Very interesting interview with Michael Hofmann from Stylus magazine, March 2009, which I missed completely at the time. A quick excerpt:
RL: So what things should a poet keep in her or his kit? You’ve thrown away the notebook…
MH: Which I regret. You should all keep notebooks. I think the two things that are important for writing… The contrarian Karl Kraus said that a writer who read was like a waiter who ate, as if there was something very distasteful and to be discouraged about that. It’s a wonderful witticism, but I do think that one has to read, that’s the first thing.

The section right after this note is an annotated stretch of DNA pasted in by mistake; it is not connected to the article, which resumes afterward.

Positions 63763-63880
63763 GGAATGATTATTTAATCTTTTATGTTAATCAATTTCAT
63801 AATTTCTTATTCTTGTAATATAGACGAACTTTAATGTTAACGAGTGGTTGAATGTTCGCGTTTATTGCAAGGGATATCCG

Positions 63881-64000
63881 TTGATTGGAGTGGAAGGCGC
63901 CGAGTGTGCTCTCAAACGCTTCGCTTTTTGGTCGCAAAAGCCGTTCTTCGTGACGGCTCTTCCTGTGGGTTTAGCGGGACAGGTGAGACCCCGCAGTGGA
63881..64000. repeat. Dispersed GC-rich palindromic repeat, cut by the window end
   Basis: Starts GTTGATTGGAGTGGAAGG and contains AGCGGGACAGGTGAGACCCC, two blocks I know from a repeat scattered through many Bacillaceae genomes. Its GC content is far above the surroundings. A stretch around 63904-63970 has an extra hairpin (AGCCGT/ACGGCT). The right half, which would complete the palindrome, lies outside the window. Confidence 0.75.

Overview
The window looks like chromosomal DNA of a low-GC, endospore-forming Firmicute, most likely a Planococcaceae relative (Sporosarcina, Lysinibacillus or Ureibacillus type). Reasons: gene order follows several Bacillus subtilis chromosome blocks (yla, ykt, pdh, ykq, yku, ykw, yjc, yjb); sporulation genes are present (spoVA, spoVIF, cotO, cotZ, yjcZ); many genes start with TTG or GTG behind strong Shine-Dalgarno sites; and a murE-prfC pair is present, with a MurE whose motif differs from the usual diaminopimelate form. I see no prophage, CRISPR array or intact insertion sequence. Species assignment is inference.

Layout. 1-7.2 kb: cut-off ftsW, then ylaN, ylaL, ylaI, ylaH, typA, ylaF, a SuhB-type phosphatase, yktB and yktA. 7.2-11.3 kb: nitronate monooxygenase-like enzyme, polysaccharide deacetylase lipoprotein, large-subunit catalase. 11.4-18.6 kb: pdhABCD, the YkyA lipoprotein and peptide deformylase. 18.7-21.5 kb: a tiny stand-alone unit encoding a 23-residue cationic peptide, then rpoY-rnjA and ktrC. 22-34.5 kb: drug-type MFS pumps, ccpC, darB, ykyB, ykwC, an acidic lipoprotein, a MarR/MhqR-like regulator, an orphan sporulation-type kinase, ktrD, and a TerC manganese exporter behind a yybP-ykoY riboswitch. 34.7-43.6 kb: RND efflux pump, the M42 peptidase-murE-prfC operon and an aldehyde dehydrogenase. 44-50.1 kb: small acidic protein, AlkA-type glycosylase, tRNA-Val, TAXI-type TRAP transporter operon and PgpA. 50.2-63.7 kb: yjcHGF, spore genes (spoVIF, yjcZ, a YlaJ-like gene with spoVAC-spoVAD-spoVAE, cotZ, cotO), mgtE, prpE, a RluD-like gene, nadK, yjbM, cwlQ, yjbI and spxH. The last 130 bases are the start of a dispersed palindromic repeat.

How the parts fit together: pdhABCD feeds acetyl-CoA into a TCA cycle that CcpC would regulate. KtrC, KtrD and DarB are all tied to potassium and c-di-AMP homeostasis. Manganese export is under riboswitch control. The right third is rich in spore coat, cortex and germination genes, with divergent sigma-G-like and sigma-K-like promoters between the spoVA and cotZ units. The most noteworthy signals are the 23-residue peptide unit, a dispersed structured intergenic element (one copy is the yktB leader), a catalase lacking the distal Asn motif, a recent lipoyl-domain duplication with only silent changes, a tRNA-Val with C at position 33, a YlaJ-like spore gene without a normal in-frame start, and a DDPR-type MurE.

And the second thing is walk, which I suppose I took up from Mandelstam or Montaigne, pacing back and forth. It has to do with rhythm. The brain requires a jolt. You need to get away, especially from all the machinery in modern life. (Though nowadays you can take them with you.) Modern life throws more and more machines at us, and writing is something so old. If you want to write, you need freedom from machines. You have to listen to things in your head, and if you’re surrounded by machinery and gazing into a screen, you’re not going to be able to hear what’s in your head. So I would say walking and reading and silence, although I often would type with loud music going on. That has a sort of disinhibiting effect. I used to like that; I’d play very loud records and type.